yard


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yard

(yard)
A measure of 3 ft or 36 in.; equal to 0.9144 m.

yard

1. a unit of linear measure, 3 feet, or 36 inches, equivalent to 86.44 cm. See also Table 4.5.
2. a small fenced enclosure called also corral.
3. in the UK is synonymous with feedlot.
4. to enclose animals in a small enclosure.
References in classic literature ?
On the way, Arthur elicited from his new friend a confused summary of the interior life of Bleeding Heart Yard.
Then you see, some people as was better off said, and a good many such people lived pretty close up to the mark themselves if not beyond it so he'd heerd, that they was 'improvident' (that was the favourite word) down the Yard.
But neither from the brush-maker, who had come to Shoe Lane only ten years ago, when the factory was already built, nor from any other source within his reach, could Silas learn anything of the old Lantern Yard friends, or of Mr.
The Garden of Flowers,' and truly there is no deciding which of the two books is the more truthful, or, to put it better, the less lying; all I can say is, send this one into the yard for a swaggering fool.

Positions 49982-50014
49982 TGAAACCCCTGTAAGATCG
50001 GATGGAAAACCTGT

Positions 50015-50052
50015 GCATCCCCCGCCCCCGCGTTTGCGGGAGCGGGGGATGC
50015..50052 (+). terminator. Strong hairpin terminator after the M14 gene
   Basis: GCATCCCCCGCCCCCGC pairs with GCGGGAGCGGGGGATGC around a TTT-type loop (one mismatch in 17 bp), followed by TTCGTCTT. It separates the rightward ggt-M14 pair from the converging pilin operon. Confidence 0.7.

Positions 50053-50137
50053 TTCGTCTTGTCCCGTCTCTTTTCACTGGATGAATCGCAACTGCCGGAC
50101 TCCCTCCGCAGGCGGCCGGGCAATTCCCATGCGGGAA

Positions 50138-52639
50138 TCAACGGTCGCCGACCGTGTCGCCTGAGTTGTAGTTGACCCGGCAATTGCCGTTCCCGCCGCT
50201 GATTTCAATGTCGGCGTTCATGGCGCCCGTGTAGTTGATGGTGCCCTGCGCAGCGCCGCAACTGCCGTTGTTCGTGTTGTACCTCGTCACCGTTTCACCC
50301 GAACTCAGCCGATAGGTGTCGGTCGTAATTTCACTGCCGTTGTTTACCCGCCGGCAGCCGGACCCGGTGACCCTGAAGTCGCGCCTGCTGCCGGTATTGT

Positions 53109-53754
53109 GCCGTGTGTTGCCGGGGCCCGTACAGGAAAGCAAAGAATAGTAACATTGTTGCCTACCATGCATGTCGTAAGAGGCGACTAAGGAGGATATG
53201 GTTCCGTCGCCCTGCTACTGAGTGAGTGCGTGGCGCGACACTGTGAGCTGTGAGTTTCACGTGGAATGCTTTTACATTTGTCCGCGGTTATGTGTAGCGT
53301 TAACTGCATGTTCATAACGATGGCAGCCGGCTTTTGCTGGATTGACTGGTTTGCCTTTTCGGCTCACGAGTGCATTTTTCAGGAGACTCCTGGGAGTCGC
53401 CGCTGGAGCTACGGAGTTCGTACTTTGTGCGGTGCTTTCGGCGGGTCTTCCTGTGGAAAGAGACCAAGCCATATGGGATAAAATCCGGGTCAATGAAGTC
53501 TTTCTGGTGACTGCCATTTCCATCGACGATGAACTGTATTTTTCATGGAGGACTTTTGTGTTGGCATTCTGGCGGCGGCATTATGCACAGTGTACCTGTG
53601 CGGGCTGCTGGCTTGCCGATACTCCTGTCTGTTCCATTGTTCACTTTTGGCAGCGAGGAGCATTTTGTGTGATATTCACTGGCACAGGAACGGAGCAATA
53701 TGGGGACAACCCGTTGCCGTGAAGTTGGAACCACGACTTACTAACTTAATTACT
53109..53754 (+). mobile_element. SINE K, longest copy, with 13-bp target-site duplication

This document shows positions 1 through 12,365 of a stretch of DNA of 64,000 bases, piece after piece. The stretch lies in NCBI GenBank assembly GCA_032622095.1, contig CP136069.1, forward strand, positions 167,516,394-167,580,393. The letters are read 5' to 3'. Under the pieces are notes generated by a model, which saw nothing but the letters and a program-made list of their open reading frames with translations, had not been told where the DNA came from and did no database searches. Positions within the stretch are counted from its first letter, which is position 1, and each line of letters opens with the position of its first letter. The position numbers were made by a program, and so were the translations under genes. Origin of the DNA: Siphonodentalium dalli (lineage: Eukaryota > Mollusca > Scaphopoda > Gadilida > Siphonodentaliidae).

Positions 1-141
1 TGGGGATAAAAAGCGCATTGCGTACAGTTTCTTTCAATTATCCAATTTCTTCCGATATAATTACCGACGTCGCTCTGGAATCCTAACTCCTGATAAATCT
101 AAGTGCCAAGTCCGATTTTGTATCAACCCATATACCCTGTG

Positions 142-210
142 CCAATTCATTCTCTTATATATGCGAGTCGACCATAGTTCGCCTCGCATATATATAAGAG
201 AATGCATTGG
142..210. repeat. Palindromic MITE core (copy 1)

said the curate; "then by my faith he must take up his quarters in the yard, in spite of his marvellous birth and visionary adventures, for the stiffness and dryness of his style deserve nothing else; into the yard with him and the other, mistress housekeeper.
With all my heart," said the barber; and not caring to tire himself with reading more books of chivalry, he told the housekeeper to take all the big ones and throw them into the yard.
Hardly had Nikita driven out of the yard and turned the horse's head to the house, before Vasili Andreevich emerged from the high porch in front of the house with a cigarette in his mouth and wearing a cloth-covered sheep-skin coat tightly girdled low at his waist, and stepped onto the hard-trodden snow which squeaked under the leather soles of his felt boots, and stopped.
shouted Nikita to the cook's husband, who was still in the yard.
I slept about two hours, and dreamt I was at home with my wife and children, which aggravated my sorrows when I awaked, and found myself alone in a vast room, between two and three hundred feet wide, and above two hundred high, lying in a bed twenty yards wide.
I went on one side about two hundred yards, and beckoning to her not to look or to follow me, I hid myself between two leaves of sorrel, and there discharged the necessities of nature.
It was a splendid sight, for they were only about two hundred yards from us.
The solitary bull stood fifty yards or so to this side of the herd, over which he was evidently keeping sentry, and about sixty yards from us.